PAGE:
When do you use...? I have seen in a lot of sentences how people add words like, "up", "out" in sentences were I don't think it was necessary. Could someone explain me where should I use them?.Is there any rule about it? Example: Thomas from the accounting dep. helped us OUT with the document. Example: I think you are the right person to help them OUT. Sorry I can't remember any example with UP right now.
Nov 8, 2012 5:45 PM
Answers · 6
These are called "phrasal verbs" and there are thousands of them in English. Here's a site where you can look up ("look up" is one of these, and means to find something in a reference/dictionary) definitions for them when you encounter them. http://www.usingenglish.com/reference/phrasal-verbs/ I think you will have to look up these phrasal verbs as you find them. Eventually you will get a good intuitive sense of how these verbs are formed and will be able to understand what they mean without a dictionary.
November 8, 2012
"What's up" ?? :D (Que Tal) "Why do you have to mess everything UP all the time ?" You need to understand that every language has its own versions of phrases that may not literally mean a lot but has come from increased usage. Take "Desde luego" for example. "Since later" does not make sense but the phrase is used in a lot of areas for "Of course". Similarly, in Inglés, there are a lot of phrases that just exist with no obvious literal meaning. "Help someone Out", "Mess something up" etc. belong to that category. These phrases have to be used completely. There is no rule which will tell you to insert UP or OUT in places where they are not needed. The grammar will only teach you the places where they are useful :) You might also want to go through these sites to see useful phrases made from UP and OUT : http://dictionary.reference.com/browse/OUT?s=t http://dictionary.reference.com/browse/UP?s=t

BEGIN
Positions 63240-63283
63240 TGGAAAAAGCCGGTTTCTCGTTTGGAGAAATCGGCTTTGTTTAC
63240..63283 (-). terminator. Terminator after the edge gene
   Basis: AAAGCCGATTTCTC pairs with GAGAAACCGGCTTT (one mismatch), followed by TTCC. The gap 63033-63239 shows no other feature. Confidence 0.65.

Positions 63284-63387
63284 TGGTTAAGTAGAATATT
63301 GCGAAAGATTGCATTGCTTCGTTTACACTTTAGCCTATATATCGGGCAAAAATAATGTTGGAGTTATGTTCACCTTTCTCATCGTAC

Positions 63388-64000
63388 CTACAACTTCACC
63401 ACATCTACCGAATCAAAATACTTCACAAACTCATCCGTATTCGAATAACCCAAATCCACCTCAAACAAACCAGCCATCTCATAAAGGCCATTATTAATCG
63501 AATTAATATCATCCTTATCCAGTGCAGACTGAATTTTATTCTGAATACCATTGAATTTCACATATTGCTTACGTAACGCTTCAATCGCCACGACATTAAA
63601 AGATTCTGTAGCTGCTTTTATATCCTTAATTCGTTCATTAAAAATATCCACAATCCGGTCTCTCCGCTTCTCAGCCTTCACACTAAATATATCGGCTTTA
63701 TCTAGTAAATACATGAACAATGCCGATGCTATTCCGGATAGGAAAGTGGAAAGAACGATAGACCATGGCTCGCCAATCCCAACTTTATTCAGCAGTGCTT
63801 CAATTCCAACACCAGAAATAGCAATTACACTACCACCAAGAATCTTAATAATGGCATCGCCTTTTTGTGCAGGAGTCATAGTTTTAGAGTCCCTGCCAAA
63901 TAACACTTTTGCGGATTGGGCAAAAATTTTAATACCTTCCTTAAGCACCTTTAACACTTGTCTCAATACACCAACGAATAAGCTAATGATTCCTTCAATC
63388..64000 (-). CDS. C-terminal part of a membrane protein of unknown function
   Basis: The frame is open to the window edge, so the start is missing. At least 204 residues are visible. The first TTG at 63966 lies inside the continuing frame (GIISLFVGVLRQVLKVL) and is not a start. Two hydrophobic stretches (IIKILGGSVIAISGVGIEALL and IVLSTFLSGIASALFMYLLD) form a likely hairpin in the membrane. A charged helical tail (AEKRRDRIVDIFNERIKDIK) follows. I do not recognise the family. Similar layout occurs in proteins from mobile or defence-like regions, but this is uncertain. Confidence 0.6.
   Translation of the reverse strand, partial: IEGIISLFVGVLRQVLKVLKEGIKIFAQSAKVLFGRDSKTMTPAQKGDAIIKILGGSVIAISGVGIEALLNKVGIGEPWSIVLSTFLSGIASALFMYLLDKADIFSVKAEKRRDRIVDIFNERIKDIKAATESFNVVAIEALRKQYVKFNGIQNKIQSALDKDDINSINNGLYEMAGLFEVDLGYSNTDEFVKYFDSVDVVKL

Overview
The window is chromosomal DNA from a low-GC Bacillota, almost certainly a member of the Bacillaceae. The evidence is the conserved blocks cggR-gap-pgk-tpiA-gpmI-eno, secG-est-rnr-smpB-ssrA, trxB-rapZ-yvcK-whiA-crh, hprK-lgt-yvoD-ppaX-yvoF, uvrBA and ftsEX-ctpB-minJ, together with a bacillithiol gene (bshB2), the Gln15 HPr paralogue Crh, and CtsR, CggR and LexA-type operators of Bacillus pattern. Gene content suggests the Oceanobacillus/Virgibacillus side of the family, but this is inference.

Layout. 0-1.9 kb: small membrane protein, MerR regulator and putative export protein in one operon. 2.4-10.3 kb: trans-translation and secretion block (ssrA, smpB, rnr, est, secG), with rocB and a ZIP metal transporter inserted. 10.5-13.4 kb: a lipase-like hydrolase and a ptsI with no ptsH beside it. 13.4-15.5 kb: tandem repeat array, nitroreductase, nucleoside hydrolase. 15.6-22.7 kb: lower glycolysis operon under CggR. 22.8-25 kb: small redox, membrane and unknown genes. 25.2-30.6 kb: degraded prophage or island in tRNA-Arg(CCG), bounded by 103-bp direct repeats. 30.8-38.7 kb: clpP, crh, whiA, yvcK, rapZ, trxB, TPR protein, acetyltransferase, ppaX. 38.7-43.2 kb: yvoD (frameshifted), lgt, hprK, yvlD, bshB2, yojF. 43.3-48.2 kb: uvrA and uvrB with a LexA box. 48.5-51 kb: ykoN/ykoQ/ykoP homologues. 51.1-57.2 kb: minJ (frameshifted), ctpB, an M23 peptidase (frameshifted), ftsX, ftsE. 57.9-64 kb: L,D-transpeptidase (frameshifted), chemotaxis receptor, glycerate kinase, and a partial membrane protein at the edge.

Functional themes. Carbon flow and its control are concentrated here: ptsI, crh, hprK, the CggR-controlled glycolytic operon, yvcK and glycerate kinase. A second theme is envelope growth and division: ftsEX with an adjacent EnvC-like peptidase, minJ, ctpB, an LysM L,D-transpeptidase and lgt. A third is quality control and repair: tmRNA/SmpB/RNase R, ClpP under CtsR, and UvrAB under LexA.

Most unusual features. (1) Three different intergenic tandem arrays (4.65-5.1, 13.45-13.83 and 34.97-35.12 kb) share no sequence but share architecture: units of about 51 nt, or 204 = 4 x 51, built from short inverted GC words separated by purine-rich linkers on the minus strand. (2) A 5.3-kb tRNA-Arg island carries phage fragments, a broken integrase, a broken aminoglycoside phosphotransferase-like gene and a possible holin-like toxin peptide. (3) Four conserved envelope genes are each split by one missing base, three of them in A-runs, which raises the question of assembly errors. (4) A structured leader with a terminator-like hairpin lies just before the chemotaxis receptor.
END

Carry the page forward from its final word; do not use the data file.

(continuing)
November 8, 2012
That is what I'm always wondering and they aren't in the dictionary.
November 9, 2012
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